One of the many similarities between the T-54/T-55 and T-62 tanks is their ability to create a smokescreen by injecting vaporized diesel fuel into the exhaust system. Like the T-54 and T-55, the T-62 has an unditching beam mounted at the rear of the hull. The tank can be fitted with a thin snorkel for operational usage and a large diameter snorkel for training. The thin snorkel can be disassembled and carried in the back of the turret when not used. The commander's cupola is located on the left of the top of the turret. The loader has a single piece hatch located on the right side of the turret and further back than the commander's cupola. The loader's hatch has a periscope vision block that can be used to view ahead and behind the vehicle. The commander's copula has four periscopes, two of which are located in the hatch cover while the other two are located in the forward part of the cupola. The driver has a single piece hatch located on the left front of the vehicle, directly in front of the left side of the turret. The tank uses the same sights and vision devices as the T-55 except for the gunner, who received a new TSh-2B-41 sight which has x4 or x7 magnification. It is mounted coaxially with an optic rangefinder. The gunner has two periscope vision blocks, one of which is used in conjunction with the main searchlight mounted coaxially on the right side of the main armament. There two other searchlights which are smaller. One of these searchlights is used by the commander and is mounted on his cupola. The tank has two headlights on the right front of the vehicle, one of which is infrared while the other one is white. There curved hand rails around the turret which allow easier entry for the commander, the gunner, and the loader. They also help the infantry to mount and dismount the tank while performing a tank desant. The tank has a box-shaped radiation detector/actuator mounted on the right hand side of the turret, behind the compressed air tanks. While the T-62 did not feature an automatic loader (as would become characteristic of later Russian tanks), it had a unique "ejection port" built into the back of the turret, which would open as the main gun recoiled, ejecting spent shell casings outside. This was considered advantageous since the spent casings would otherwise clutter the floor of the tank and fill the interior with noxious burnt-propellant fumes. There is a blower mounted in the rear of the turret, to the left of the spent cartridge ejection port.
The T-62 shares some of the T-55's limitations: a cramped crew compartment, crude gun control equipment (on most early models), limited depression of the main gun and vulnerable fuel and ammunition storage areas. The automatic spent-cartridge ejection system can cause dangerous accumulations of carbon monoxide and possibly actual physical injury to the crew from spent cartridge cases ricocheting against the edge of a poorly aligned ejection port and rebounding into the crew compartment. Crew members often suffer blunt force injuries and burns from ejected cases bouncing around the interior of the tank. Later designs fitted a deflector behind the commander to protect him from this, but other crew members remain vulnerable. Opening the ejection port under NBC (nuclear, biological, or chemical) conditions would expose the crew to contamination.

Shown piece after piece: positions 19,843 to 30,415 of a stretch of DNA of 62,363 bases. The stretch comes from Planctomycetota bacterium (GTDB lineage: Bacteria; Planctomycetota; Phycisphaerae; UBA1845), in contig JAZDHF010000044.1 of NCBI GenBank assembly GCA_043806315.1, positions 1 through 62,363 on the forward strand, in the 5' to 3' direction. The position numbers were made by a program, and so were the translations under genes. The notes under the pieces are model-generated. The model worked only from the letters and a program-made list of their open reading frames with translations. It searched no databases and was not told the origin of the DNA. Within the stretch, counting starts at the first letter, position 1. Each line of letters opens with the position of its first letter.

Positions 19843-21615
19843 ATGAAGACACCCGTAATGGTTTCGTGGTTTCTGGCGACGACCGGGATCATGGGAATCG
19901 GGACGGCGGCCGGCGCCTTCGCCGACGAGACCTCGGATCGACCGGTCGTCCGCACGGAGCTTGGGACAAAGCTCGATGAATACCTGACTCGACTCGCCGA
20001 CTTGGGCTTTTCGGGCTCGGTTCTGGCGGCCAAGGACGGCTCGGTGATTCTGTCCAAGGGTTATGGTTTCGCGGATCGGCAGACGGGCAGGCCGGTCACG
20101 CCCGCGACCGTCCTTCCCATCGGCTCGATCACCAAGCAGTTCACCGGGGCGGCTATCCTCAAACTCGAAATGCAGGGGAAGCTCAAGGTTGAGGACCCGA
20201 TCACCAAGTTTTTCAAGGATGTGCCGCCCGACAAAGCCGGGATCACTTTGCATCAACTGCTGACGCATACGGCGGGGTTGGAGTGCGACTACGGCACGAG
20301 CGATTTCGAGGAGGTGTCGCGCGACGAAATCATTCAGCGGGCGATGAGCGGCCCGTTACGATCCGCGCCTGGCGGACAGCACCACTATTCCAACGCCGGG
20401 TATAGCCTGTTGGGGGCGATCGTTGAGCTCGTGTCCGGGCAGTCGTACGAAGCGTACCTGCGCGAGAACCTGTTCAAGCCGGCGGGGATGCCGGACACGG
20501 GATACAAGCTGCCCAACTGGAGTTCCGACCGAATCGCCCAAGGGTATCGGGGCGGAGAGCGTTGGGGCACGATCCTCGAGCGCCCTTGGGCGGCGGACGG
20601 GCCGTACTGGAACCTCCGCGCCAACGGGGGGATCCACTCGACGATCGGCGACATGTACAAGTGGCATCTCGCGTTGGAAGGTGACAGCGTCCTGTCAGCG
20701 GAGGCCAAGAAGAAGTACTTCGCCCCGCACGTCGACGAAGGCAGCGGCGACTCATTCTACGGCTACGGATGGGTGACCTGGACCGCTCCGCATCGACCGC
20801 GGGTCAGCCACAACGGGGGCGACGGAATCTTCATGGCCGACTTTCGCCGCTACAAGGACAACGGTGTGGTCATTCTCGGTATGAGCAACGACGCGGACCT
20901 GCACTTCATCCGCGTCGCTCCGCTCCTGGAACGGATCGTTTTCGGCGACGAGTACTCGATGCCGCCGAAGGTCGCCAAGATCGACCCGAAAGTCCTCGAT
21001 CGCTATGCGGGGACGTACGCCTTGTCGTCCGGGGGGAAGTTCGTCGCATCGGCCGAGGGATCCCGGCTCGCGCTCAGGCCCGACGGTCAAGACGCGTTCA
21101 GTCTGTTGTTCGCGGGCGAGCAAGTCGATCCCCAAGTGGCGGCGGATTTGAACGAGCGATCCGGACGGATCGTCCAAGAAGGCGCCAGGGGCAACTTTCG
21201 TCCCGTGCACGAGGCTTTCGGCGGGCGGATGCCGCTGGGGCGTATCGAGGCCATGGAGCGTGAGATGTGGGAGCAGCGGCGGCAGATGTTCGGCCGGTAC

Each time the gun is fired, the tube must go into détente for cartridge ejection; the power traverse of the turret is inoperable during ejection and reloading operations. Since manual elevation and traverse are rather slow and not effective for tracking a moving target, rapid fire and second-hit capabilities are limited. The turret cannot be traversed with the driver's hatch open. Although the tank commander may override the gunner and traverse the turret, he cannot fire the main gun from his position. He is unable to override the gunner in elevation of the main gun, causing target acquisition problems.
To fire the 12.7 mm antiaircraft heavy machine gun, the loader must be partially exposed, making him vulnerable to suppressive fire, and he must leave his main gun loading duties unattended.The T-62 never enjoyed the anticipated success for numerous reasons. First, the T-62 was more than twice as expensive as the T-55, and many Warsaw Pact nations passed on the new tank because they did not feel that the improvements inherent in it warranted the cost. Secondly, in 1968, a 100 mm HVAPDS tank shell capable of piercing Western armor was developed. Use of this ammo made the T-55 gun almost as effective as the T-62s, undercutting the T-62's original selling point: a bigger, more powerful gun. Third, the T-62 was almost immediately rendered obsolete upon its introduction by new Western tanks like the Chieftain, Leopard 1 and M60, and it became depressingly clear to the Soviets that work had to begin on an even newer main battle tank to keep pace, even though the T-62 was brand new (this even newer Soviet tank would become the T-64). Finally, the T-62 was slow and could not keep up with the new Soviet BMP (Infantry Combat Vehicle) – the principal infantry fighting vehicle which the T-62 was supposed to accompany. All of these factors combined to ensure that the T-62 enjoyed relatively low commercial success, and only briefly served in first line Soviet units before being relegated to training, to reserve status, or being exported to Third World clients.
Sources and External Links
Zaloga, S.J., 2009, T-62 Main Battle Tank 1965–2005, New Vanguard Series 158, Osprey Publishing, Oxford, 48p, ISBN:9781846033902.